This item will greatly depend on your location. For example, while living in both Southern Georgia and Upstate New York, I learned that having insect repellent on hand could mean the difference between a comfortable hike and a miserable bite-infested nightmare (not to mention the fact that bites from pests such as mosquitos and ticks can result in severe reactions). In Washington state, I learned that it is wise to carry bear spray as a precaution and use a bear bell to make your presence known.

4. Portable Charging Device

For longer family treks and camping trips, a portable charging device can come in handy to keep your phone and other devices charged. Thankfully these devices have become much more compact and there are various ultralight options available, such as this charger from BioLite.

5. Whistle

If you have ever wandered a little too far from the trail to find the perfect coverage for your potty break, you know that the trek back can be a bit stressful if you get turned around. Instead of making yourself hoarse from yelling to your hiking companions, having a whistle on hand can make things a little less complicated. Not to mention using it to signal for help if you get into a pickle!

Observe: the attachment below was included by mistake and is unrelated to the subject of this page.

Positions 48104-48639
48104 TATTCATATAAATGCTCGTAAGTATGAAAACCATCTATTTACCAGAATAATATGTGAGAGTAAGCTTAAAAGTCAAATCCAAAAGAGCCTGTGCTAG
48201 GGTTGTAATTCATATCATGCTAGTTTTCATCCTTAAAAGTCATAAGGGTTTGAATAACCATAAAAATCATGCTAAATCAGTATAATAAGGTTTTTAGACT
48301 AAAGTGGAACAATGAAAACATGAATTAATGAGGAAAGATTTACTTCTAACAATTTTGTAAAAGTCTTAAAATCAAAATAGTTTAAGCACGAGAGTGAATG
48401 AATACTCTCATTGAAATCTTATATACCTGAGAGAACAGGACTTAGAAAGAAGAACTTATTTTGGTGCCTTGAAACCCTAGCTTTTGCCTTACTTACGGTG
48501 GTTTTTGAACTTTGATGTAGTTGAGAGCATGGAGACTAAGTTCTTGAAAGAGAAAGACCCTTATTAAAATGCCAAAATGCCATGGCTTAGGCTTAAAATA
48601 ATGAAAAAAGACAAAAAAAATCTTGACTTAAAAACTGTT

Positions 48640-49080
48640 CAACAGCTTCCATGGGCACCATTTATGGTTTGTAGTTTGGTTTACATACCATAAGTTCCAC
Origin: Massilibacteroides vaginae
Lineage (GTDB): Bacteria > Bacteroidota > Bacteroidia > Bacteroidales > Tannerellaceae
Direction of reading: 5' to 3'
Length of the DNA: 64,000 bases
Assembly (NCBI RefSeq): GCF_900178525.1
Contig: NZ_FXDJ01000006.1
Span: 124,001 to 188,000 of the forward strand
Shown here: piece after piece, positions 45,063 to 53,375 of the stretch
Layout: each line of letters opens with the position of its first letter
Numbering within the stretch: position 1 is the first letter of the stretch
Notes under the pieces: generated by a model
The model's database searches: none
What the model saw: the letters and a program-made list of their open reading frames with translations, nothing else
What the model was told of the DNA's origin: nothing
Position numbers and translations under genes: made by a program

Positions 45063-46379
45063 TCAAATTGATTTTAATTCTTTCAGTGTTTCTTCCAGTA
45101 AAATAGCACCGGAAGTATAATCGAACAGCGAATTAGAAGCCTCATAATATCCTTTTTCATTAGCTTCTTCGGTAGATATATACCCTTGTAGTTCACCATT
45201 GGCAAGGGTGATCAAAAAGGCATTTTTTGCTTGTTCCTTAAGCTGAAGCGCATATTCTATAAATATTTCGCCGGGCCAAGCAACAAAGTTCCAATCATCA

6. Toilet Paper or Cloth Wipes

Whether you experience runny noses, “potty” emergencies, or muddy faces, having toilet paper or cloth wipes (such as the “pee cloth”) can keep everyone comfortable on the trail. Just don’t forget to pack it out with you (see next item)!

7. Extra Bags

I always keep an extra bag in our pack, and we almost always use it. I like having a “dirtbag” (I have this one from Deuter) so we can pack out our trash (along with any we find on the trail) along with a “wet bag” to keep wet diapers, wet gear, etc. While I prefer to use eco-friendly bags since they can be washed and reused, plastic bags work as well if that is what you have on hand!

Pack Once and Replenish as Needed

While this list may seem a bit daunting, many of these items can stay in your backpack and be replenished as needed. Taking the time to pack these items can provide the satisfaction of knowing that you will be more prepared for the unexpected (and with kids, there tends to be a LOT of unexpected events) when you set out on your next trail adventure.